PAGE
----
There is, from my perspective, no such line of demarcation in Christ. Yet we find lines of inclusion and exclusion drawn all over the map of freedom; which is the gospel of Jesus Christ in Spirit and in Truth. Phrases are claimed and elaborated to expound definitional securities. The perennial incursion of that ‘other seed’ sown in the dark of night; precepts pronounced to establish principalities for the obtaining of powers. All presided over by that one whose strange work it is to incite division (dia bolos)by resort to accusation (satan).

    Does Jesus not lead us beyond the bi-polar to the universal? In a context rife with territorial dispute and boundary managment, Jesus freely crosses each and any line of exclusion. In this the love of God is liberated to include each encountered other along the way.

    The memory of Ezra and Nehemiah prohibited communion with Samaritans. There may have been charitable voices admitting such as “separated brethern”. Jesus stops at no such half way point. Again and again Jesus crosses lines drawn to exclude so that those excluded may be included. Jesus does a certain violence to the ‘wall’. This work makes definition of inside and outside impossible. Where that work persist may we not suspect the absence of Jesus? Even if that work is undertaken in ‘the name of Jesus’?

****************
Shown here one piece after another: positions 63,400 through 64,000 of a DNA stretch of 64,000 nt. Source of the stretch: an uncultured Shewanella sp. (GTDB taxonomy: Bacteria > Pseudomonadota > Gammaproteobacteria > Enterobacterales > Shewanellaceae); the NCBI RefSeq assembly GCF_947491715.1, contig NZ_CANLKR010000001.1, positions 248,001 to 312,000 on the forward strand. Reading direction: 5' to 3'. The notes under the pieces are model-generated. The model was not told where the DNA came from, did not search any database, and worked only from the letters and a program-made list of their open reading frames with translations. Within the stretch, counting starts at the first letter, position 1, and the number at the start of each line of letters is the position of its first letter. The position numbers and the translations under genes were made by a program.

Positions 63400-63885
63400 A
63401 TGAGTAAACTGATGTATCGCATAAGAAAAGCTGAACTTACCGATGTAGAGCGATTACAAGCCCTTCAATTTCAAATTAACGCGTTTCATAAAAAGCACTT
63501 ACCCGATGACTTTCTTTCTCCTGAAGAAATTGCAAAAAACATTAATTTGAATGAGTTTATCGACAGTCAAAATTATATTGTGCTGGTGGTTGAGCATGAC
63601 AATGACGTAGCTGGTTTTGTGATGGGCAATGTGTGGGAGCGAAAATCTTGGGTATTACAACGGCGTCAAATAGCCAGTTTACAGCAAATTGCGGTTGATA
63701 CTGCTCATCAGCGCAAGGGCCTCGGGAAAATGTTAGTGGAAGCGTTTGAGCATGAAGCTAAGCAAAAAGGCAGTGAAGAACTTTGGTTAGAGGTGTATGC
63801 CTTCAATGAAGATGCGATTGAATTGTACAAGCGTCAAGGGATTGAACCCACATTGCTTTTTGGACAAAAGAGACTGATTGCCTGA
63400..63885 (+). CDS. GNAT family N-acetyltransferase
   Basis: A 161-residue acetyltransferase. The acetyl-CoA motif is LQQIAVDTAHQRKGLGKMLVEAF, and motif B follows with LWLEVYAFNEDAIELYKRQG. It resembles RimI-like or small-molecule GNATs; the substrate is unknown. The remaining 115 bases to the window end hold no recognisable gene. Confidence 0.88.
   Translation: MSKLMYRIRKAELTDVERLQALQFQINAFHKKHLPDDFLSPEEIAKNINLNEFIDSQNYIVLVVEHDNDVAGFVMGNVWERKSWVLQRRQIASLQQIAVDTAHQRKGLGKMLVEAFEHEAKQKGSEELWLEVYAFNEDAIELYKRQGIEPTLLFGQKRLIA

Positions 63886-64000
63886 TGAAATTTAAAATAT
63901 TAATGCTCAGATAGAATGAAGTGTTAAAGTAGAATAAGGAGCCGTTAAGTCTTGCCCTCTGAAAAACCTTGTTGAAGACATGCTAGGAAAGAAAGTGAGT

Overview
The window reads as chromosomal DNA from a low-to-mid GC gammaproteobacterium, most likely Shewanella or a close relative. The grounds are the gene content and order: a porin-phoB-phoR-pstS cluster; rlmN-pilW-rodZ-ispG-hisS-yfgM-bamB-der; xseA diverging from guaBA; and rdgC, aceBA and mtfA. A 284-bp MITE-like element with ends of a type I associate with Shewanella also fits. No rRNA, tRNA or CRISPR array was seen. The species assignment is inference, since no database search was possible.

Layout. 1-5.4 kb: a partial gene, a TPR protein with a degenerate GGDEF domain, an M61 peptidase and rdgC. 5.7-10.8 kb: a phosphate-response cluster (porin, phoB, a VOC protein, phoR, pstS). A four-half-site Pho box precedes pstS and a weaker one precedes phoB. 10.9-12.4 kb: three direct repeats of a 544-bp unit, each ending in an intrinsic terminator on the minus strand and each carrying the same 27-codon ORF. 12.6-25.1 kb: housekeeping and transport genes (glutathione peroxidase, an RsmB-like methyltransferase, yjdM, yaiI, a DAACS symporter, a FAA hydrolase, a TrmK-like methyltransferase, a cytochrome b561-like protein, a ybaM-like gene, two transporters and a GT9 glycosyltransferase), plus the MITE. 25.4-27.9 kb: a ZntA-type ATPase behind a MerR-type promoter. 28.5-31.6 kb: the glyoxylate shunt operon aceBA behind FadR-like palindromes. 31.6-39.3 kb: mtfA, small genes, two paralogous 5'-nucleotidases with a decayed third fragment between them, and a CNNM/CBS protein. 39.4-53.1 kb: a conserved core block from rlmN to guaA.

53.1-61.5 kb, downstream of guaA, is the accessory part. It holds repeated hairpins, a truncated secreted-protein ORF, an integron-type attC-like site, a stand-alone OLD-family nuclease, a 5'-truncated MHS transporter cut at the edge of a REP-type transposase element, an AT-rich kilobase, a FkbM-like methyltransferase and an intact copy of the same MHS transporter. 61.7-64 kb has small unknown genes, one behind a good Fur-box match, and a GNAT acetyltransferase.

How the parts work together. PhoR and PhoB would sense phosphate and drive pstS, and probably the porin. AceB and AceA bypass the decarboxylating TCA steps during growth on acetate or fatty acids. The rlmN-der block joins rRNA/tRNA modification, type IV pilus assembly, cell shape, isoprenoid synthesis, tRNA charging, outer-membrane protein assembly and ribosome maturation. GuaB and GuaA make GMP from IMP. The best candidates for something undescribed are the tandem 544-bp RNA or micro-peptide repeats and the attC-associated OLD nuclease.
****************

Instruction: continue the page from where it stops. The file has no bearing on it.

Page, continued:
8. GeoFee

    A slight editorial modification of the last lines in my last paragraph to overcome the ambiguity of my syntax………

    This violence, the cross writ plain and large, makes definition of inside and outside impossible. Where that definitional work persists may we not suspect the absence of Jesus? Even if that work is undertaken in ‘the name of Jesus’?

  9. John Stackhouse

    I’m not sure what GeoFee means, but if you mean that Jesus didn’t draw any lines between “in” and “out,” then we are reading the Gospels differently. Jesus spoke about hell a lot, and I think he was very clear that some would be going there while others wouldn’t be, that some were “out” (as in “outer darkness”) and some were “in” (as in “in the Kingdom”).

    Jesus broke down various barriers, yes, so that all would have access to the Kingdom, regardless of sex, race, class, etc. But then the crucial distinction is between those who do, indeed, enter the Kingdom and those who don’t. Universalism is a heresy and simply a bad way to read the Gospels–so the Church has said, and so I agree.

  10. preacherman

    How will this effect the unity movement? How will Catholics view Evangelicals? Will it cause the to not talk to us at all? Their children to play with ours? You see I live in a town that is highly hispanic and cathlic. How will this effect the town do you think? Do you think it might cause a bigger Spiritual divide within the community? I appreciate you thoughts.

  11. Paul T